The road trip. Day 10: The end of the road
The Airbnb at our overnight stop in Spokane, WA, was advertised as having an incredible view, and it surely didn't disappoint.
The next morning - the final morning of our road trip!! - we ate at a small cafe in downtown Spokane, and I realised someone had stolen all my money.
After I got off the phone with my bank and remembered paying rent was a thing I did, we set off into Washington. The home stretch.
Surprisingly enough a state known for being as liberal as Washington (the first billboard of the state was for recreational marijuana), we saw more Trump supporting signs than anywhere else on our journey. Maybe the road-adjacent field-owners of Washington are more politically vocal than the rest of the country, maybe they're simply allowed to advertise politics close to the interstate, but Washington
We were also surprised to be driving through crappy fields again. Flying into the Seattle-Tacoma airport, you'd think the whole landscape of Washington was breathtakingly mountainous, but we probably drove a few hours through agricultural country. I bet their potatoes have nothing on Idaho's.
The trip begins to blur at this point. Thousands of miles of interstate roads will do that to you. point being, I don't remember too much of Washington vividly, but I do know what happened to Sergeant Bowe Bergdahl! We listened through the penultimate episode of Serial, but arrived at the Snoqualmie Falls before we could finish the whole podcast (we finished it on the plane, fear not).
We were both pretty jazzed about the falls, because it was less than 30 minutes from there to Dad's apartment in Issaquah, WA. We used the opportunity of something worth seeing to stretch our legs, and feel some waterfall spray on our faces.
We also had the great idea of hiking down to the bottom of the falls, and became increasingly unsure of our decision the further down the steep trail we went. People dressed far more athletically than either of us were were quite puffed. But it felt good to use our butts for something other than sitting, for a change.
We huffed and puffed our way back up the steep cliffside, and earned our seats in the car. Thankfully, this time they would only be for a little while. About 20 minutes later, we exited the freeway, and pulled into the neighbourhood that marked the end of our journey. Dad was out buying food at the time, so there was no fanfare arrival.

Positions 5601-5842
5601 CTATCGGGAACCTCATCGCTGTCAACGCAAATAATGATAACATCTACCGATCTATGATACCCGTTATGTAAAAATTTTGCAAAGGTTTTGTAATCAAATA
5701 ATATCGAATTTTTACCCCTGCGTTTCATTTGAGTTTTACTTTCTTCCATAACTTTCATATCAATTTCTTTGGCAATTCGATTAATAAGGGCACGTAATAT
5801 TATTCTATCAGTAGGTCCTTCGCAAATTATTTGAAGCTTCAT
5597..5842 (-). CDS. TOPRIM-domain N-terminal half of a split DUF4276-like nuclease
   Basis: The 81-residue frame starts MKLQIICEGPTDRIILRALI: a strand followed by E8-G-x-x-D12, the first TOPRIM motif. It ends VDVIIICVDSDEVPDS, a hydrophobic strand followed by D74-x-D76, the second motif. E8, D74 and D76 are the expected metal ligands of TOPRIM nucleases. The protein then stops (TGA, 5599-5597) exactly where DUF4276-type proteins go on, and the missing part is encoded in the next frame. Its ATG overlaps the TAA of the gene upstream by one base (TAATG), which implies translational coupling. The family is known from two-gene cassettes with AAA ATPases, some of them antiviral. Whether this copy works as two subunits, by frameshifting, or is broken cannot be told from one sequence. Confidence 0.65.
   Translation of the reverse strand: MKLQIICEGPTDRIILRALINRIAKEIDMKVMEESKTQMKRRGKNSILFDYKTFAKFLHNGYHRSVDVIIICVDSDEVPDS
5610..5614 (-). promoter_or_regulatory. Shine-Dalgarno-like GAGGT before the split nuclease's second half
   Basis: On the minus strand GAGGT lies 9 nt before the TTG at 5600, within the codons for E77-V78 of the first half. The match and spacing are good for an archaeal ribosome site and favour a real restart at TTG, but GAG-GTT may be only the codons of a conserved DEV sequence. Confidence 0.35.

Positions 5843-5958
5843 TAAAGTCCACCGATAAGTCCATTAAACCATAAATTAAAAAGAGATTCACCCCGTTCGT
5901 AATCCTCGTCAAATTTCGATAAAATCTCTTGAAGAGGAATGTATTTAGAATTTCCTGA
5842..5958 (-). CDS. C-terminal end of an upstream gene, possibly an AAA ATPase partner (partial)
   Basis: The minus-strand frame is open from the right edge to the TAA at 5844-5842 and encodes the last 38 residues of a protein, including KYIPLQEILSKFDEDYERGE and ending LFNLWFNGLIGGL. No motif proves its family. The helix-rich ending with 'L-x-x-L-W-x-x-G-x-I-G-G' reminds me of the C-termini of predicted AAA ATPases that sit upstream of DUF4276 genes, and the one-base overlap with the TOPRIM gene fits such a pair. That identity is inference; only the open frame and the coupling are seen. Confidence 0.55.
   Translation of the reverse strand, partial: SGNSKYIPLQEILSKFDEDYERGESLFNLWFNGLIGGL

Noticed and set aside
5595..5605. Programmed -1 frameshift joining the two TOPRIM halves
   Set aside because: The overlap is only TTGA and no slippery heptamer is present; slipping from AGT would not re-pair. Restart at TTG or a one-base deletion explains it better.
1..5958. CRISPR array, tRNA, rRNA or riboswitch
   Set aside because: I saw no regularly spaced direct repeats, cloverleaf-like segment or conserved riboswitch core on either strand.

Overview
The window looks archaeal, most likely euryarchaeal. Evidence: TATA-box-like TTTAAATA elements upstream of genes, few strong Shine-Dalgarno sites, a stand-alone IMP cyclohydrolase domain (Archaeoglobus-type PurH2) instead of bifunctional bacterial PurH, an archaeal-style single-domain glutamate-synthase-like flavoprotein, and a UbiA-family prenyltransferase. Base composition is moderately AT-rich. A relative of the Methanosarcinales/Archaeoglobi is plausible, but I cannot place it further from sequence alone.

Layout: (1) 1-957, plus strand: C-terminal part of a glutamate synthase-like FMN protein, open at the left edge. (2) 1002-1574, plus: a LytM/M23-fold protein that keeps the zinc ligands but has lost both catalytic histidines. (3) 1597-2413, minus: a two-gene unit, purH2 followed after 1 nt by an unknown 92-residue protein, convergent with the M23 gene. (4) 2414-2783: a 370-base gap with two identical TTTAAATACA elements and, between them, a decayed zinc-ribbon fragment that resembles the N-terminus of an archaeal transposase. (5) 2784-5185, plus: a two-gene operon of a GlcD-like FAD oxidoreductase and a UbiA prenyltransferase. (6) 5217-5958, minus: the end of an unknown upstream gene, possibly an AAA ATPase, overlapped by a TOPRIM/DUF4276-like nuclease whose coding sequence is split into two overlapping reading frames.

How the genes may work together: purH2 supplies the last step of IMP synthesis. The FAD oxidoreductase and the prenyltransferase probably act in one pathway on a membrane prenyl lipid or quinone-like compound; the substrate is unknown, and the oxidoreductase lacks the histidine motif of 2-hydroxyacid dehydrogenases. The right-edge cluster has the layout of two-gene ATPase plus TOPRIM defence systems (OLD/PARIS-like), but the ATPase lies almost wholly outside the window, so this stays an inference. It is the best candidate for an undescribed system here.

The whole arrival felt pretty underwhelming though. I don't know if it was because we'd split the journey up decently, or if I was just repressing the memories of the hours and hours of driving due to PTSD, but as with most things in life, it didn't seem as huge as I'd been expecting it to be. Maybe because we couldn't run to the Pacific coast and splash about in the water as the sun set and a large soundtrack played us into the credits, or maybe it was because we were both so exhausted at that point all we really wanted to do was just rest for a while. Either way, it felt like it hadn't hit.
And it still hasn't. I don't feel massively older, or significantly more cultured. I got some nice photos from the trip, and some wonderful memories that I hope Lia and I are still laughing about years from now. I ate at some spectacular places, and met some amazing people. By no means did I feel the trip was a poor time, I just expected to feel different. Or at least feel something. I suppose in the moment, you just feel a sense of relief that you can finally switch off for more than just a single night. We didn't have to worry about packing up and getting driving again early the next day. I think really we were both just so looking forward to getting back to Boston and rejoining our lives that we were mentally miles away, where it had all started.
In some senses that makes me happy. From this trip I can say I've gained a new appreciation of how great Boston is as a city. I've also gained a bunch of beautiful photos I was able to take, and I will gain a cool tattoo to commemorate the trip. but I also gained a sense of context, and scope. America is a huge country. I don't say that purely in a geographical sense, although it is, of course. The sheer volume of other humans on this continent is so inconceivable to me, just one of them. But I have an idea of the unimaginable number now, and it makes complete sense that we can't agree on anything. The vastly different ways of life between just towns - let alone states - really hammered home to me why none of us can agree on anything. We're here in our liberal little city enclaves, arguing about things like which bathroom somebody can use. And more than anything, it's just irrelevant to most communities. It's just another world which so many Americans live in which too few of us appreciate.
So there. A pseudo-deep ending to this series, where I realised that America is in fact a big place, filled with lots of people. Really something to chew on, right?
But nevertheless, thank you for bothering to follow along and read this! Going forward, I promise to post about something a little more interesting than a blow by blow account of the time my wonderful, patient, supportive girlfriend and I drove across this big old chunk of land sticking out the ground.